Canadian internet users could be left with fewer choices and higher prices if independent providers, which are facing rising costs stemming from the COVID-19 pandemic, close up shop, consumer advocates say.
Independent internet service providers (ISPs), which pay for access to networks owned by the large telecom companies, have had to purchase more network capacity as Canadians have been gobbling up bandwidth while working, learning and entertaining themselves from home.
That additional network capacity comes at what the independent ISPs call inflated rates. Last August, the Canadian Radio-television and Telecommunications Commission (CRTC) lowered the rates that Canada’s large phone and cable companies can charge third-party providers, but the change has not come into effect due to legal appeals.
The large providers have said the new rates are so low, they would have to reconsider some of their planned network investments.
Independent ISPs such as TekSavvy Solutions Inc., which were expecting a rate reduction, have now found themselves financially stretched. The Chatham, Ont.-based provider has laid off 130 staff, hiked its monthly rate by $5 and is calling on the CRTC for emergency relief.
Conservative MP Michelle Rempel Garner has also weighed in, urging Navdeep Bains, the Minister of Innovation, Science and Industry, to take action so that independent ISPs don’t shutter their businesses and cut off service to their customers amid the pandemic.
The situation poses a real threat to the state of Canada’s internet sector and could ultimately result in higher prices for consumers in the long term, says Michael Geist, who holds the Canada research chair in internet and e-commerce law at the University of Ottawa’s faculty of law.
“One of the real risks we face is that when we come out on the other side of this, some of the companies that the government and consumers have been depending on to inject increased competition into the marketplace are no more,” Mr. Geist said in an interview.
“Longer term, pricing and competitiveness in the sector depends on having more competitors, including independent competitors, in the marketplace,” he said.
Ms. Rempel Garner has proposed several remedies, including moving to flat-rate billing for the independent ISPs or requesting that the larger telecoms provide interest-free payment deferrals to those providers until the end of the public health crisis.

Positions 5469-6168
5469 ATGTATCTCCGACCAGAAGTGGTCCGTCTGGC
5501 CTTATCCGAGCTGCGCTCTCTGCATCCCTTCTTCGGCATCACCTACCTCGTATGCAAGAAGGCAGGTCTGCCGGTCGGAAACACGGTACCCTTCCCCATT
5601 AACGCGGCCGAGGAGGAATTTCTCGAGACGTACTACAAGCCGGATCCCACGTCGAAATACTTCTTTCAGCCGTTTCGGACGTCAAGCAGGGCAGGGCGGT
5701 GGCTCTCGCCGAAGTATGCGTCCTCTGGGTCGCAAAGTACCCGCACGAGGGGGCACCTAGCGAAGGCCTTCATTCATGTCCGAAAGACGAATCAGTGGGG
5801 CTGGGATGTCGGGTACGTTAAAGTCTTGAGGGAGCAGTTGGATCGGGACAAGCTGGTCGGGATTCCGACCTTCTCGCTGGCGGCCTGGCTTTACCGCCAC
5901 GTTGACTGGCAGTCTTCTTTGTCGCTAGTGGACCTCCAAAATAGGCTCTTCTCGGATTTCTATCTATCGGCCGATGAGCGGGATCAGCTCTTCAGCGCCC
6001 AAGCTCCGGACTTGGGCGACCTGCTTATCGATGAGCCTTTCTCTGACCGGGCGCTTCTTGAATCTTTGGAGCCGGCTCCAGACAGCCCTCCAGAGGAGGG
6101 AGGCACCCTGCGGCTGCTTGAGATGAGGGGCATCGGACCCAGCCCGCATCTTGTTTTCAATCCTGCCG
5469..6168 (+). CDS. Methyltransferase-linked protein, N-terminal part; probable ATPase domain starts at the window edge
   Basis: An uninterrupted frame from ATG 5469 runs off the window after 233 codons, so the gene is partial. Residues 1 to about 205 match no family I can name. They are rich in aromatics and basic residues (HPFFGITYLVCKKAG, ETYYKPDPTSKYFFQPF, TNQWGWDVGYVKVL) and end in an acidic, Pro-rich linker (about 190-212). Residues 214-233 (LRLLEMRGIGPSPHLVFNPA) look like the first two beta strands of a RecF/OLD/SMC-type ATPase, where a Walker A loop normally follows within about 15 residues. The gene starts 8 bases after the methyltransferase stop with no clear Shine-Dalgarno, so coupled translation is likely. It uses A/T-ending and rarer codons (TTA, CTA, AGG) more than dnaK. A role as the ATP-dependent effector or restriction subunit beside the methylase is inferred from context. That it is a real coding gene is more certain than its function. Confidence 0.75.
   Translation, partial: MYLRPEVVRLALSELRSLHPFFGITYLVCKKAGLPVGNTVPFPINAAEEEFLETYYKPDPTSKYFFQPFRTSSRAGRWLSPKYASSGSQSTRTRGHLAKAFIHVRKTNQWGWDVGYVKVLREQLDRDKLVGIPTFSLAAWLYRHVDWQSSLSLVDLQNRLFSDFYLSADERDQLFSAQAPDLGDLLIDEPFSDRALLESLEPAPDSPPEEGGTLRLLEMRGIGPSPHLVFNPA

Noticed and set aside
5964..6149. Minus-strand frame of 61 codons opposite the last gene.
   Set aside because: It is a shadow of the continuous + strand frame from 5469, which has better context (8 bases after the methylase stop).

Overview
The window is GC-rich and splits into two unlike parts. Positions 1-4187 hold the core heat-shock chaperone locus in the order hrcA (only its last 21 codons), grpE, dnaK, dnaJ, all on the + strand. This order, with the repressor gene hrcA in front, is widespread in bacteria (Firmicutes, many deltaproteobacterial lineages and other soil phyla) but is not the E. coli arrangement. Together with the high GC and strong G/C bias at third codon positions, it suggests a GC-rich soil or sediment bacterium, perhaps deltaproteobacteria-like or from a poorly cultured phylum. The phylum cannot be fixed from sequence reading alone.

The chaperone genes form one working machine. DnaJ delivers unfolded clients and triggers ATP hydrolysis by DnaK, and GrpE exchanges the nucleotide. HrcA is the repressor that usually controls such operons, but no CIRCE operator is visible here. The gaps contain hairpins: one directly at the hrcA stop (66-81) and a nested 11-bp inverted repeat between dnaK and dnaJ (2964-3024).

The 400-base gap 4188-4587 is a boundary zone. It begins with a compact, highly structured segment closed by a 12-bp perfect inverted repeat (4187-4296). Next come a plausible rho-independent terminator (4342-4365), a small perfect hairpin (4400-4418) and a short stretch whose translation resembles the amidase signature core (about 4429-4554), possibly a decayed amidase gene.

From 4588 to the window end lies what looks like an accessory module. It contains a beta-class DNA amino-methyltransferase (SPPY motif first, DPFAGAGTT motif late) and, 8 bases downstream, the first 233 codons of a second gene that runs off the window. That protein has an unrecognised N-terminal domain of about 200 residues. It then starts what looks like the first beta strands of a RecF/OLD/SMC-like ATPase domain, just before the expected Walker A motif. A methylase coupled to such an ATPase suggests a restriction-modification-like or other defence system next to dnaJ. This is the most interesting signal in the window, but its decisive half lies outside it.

Matt Stein, who is CEO of Distributel Communications Ltd. and chairman of the Canadian Network Operators Consortium (CNOC), an industry group for independent ISPs, says larger telecom companies have been letting their own retail customers off the hook if financial hardship has befallen them. But wholesalers such as TekSavvy and Distributel are not being given that same flexibility, Mr. Stein said in an interview earlier this month.
“As we hit a new level of unemployment in Canada … customers are calling in droves saying ‘I’ve lost my job and I won’t be able to pay for internet,'" Mr. Stein said.
The current wholesale rates make it difficult for independent ISPs to offer payment deferrals to their own subscribers, Mr. Stein said. “These extremely high rates leave no buffer for us to interact with our customers in the way that we would like."
Véronique Simard, a spokeswoman for the Office of the Minister of Innovation, Science and Industry, said Mr. Bains and his team have been regularly engaging with telecom providers to ensure that they can continue to serve Canadians.
“Now more than ever, connectivity isn’t a luxury. It’s essential,” Ms. Simard said in an email. “Our government will continue to work to make sure Canadians can stay connected to their families and workplaces during this difficult time.”
TekSavvy and CNOC have also written to the CRTC expressing concerns that new installation and repair procedures implemented by larger providers have made it more difficult for independent ISPs to get service for their customers.
“TekSavvy and CNOC members have seen a significant increase in failed orders where end users are not able to get services from competitors, but they are able to get internet services from the underlying carrier,” the letter reads.
The large telecom companies said the new procedures – such as having technicians install service by feeding wire through a wall rather than entering a home – were made to protect the health of their own employees and all customers.
“The enhanced protections and process changes apply to both our retail and wholesale customers," Telus spokesman Richard Gilhooey said in an email, adding that the accusations contained in the independent ISPs’ letter are “categorically false.”
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